Archive for the ‘Management’ Category

In 100 Words: Micro-managing is Not…

Monday, May 1st, 2023 by Troy Schrock

There seems to be confusion around what is micro-managing.  Everyone’s definition is unique to them.

I hear many people complain about being micro-managed when their manager is simply bringing accountability to expected behaviors, attitudes, actions, or outcomes of a given project or job.  People don’t always appreciate accountability.

On the flip side, I hear managers say they “don’t want to micro-manage” as a reason for why they don’t check in on the work of their reports.  Or, as a reason for not being more directive.

Employees need direction.  Managers should be directive.  Providing guidance and accountability is managing, not micro-managing.

“Management must manage!”  Harold Geneen

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When to Quicken Your Team’s Pulse

Wednesday, March 15th, 2023 by Troy Schrock

Your team’s pulse is the frequency of your team’s meetings.  There are two situations where leaders need to quicken their team’s pulse.

One is defensive – for fast, critical decision-making in dynamic or fluid environments.  Think crisis management.

The other is offensive – for accelerating important initiatives.  This will instill urgency around the few priorities which will best advance your organization.

It’s okay if the meetings are shorter.  The most important thing is connecting.  What happened since we last met?  What needs to be accomplished next?   What resources or decisions are required to move forward?  Go ahead, quicken your team’s pulse rate.

“Leadership is all about people. It is not about organizations. It is not about plans. It is not about strategies. It is all about people–motivating people to get the job done. You have to be people centered.” Colin Powell

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The Inexperience Tipping Point

Wednesday, February 1st, 2023 by Troy Schrock

Is your staff younger than ever?  Are more than 25% of your staff new in the last 30 months?  Are you seeing an increase in mistakes in service delivery or quality?

If so, you have hit the “inexperience tipping point.”  Your organization isn’t alone.  Many industries have seen greater than 50% of the workforce leave the industry.  Leaders are grappling with the results – a far younger, less experienced workforce.

Leaders can create a reverse tipping point and change the momentum.  How?  Slow down and train new staff.  Reinforce the basic why, what, and how of value delivery for your organization.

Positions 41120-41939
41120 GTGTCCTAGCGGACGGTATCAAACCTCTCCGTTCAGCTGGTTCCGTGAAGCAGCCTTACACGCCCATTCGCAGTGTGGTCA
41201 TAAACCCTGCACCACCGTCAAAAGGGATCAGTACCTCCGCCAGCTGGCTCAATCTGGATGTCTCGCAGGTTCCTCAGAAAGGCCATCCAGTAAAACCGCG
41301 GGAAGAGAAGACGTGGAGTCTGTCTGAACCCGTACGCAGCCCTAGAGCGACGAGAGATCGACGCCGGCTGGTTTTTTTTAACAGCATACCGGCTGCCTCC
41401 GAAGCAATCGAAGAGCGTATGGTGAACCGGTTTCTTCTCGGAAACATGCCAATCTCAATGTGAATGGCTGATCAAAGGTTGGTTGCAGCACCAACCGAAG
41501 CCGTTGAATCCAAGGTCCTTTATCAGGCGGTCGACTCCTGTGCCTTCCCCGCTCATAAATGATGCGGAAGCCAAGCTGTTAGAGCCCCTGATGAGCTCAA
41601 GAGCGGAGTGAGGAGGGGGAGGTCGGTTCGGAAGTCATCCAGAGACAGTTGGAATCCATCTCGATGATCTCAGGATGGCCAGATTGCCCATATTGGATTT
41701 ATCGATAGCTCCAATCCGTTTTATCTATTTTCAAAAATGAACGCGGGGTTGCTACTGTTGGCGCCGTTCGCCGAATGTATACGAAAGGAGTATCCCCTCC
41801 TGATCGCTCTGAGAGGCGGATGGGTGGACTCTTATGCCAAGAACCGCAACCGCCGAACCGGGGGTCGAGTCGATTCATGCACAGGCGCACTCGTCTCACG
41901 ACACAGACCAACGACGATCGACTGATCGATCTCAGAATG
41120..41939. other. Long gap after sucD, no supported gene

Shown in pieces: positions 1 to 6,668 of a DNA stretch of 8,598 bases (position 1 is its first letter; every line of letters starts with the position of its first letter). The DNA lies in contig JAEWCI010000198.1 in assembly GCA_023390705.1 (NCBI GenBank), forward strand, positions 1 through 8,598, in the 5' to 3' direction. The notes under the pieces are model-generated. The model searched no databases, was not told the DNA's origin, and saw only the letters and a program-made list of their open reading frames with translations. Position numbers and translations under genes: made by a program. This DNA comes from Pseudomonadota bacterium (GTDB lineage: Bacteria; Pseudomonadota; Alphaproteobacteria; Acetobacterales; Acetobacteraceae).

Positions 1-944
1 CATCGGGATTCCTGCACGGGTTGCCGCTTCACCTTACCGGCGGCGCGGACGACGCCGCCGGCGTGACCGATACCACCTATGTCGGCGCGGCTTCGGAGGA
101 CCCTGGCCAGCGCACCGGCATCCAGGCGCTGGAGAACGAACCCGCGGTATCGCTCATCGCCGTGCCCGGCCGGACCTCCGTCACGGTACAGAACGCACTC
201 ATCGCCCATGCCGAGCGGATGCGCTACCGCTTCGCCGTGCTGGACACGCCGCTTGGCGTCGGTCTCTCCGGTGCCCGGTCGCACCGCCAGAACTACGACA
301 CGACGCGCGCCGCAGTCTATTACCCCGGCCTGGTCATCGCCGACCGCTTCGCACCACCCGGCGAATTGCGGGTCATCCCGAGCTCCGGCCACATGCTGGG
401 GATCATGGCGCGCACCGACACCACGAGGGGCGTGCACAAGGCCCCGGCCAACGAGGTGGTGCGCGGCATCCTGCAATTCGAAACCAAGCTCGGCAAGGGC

“Look at the world around you. It may seem like an immovable, implacable place. It is not, With the slightest push — in just the right place — it can be tipped.”  Malcolm Gladwell

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In 100 Words: The Great Fatigue

Thursday, December 15th, 2022 by Troy Schrock

The challenging last few years are taking their cumulative toll on senior leaders – they are fatigued.  It’s understandable.  The market dynamics have been spectacular.  High market demand coupled with increasing employee turn-over.  Inflation combined with supply chain issues.

I see leaders counteracting these pressures by:

  • Re-prioritizing resources to only their current, best customers and vendors.
  • Resetting delivery timelines.
  • Slowing growth down to train new staff.
  • Guarding personal time for themselves and key leaders – for rejuvenation and whitespace thinking.
  • Increasing intake of inspiring, positive information.
  • Most importantly,… showing others kindness, patience, and understanding.

It’s important leaders remain refreshed and hopeful.

“Return to kindness.  Let it become your most important accomplishment.”  Bob Goff

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In 100 Words: We Can Talk Ourselves into Doom and Gloom

Tuesday, November 1st, 2022 by Troy Schrock

Unfortunately, the human psyche can tend toward the negative.  We struggle to keep equilibrium around the good and positive, our progress and blessings.  Depending on your information inputs, the tendency can be amplified or balanced. 

Here are three simple actions leaders can take with their teams to shift their information inputs:

  • Begin meetings with each person sharing a bright spot from both their professional and personal lives.
  • Write an encouraging note (or email or text message) to several people each week.
  • Take time to celebrate monthly, quarterly, and yearly successes as a team.

I’m sure you have some additional ideas.

“If you see ten troubles coming down the road, you can be sure that nine will run into the ditch before they reach you.”   Calvin Coolidge

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In 100 Words: Sharpen Your Resilience Thinking – The Why

Monday, August 1st, 2022 by Troy Schrock

Leaders have had a two-year crash course on a resilience mindset vs a mindset of maximizing efficiencies.  The global system which allowed for decades of squeezing ever greater profits out of systems, networks and supply chains has unraveled.  The pandemic and Ukraine war are simply two recent accelerators of a decade plus trend away from global inter-connectedness and toward nationalism (e.g., China policies, U.K. Brexit, and U.S. populist movement).

While change was always a norm, greater change will be the new norm so continue building the resilience mindset.  Think flexible systems.  Build sufficient financial and talent resources to weather turbulence.

Resilience is “The capacity of a system to absorb disturbance and still retain its basic function and structure.”  Brian Walker and David Salt in Resilience Thinking

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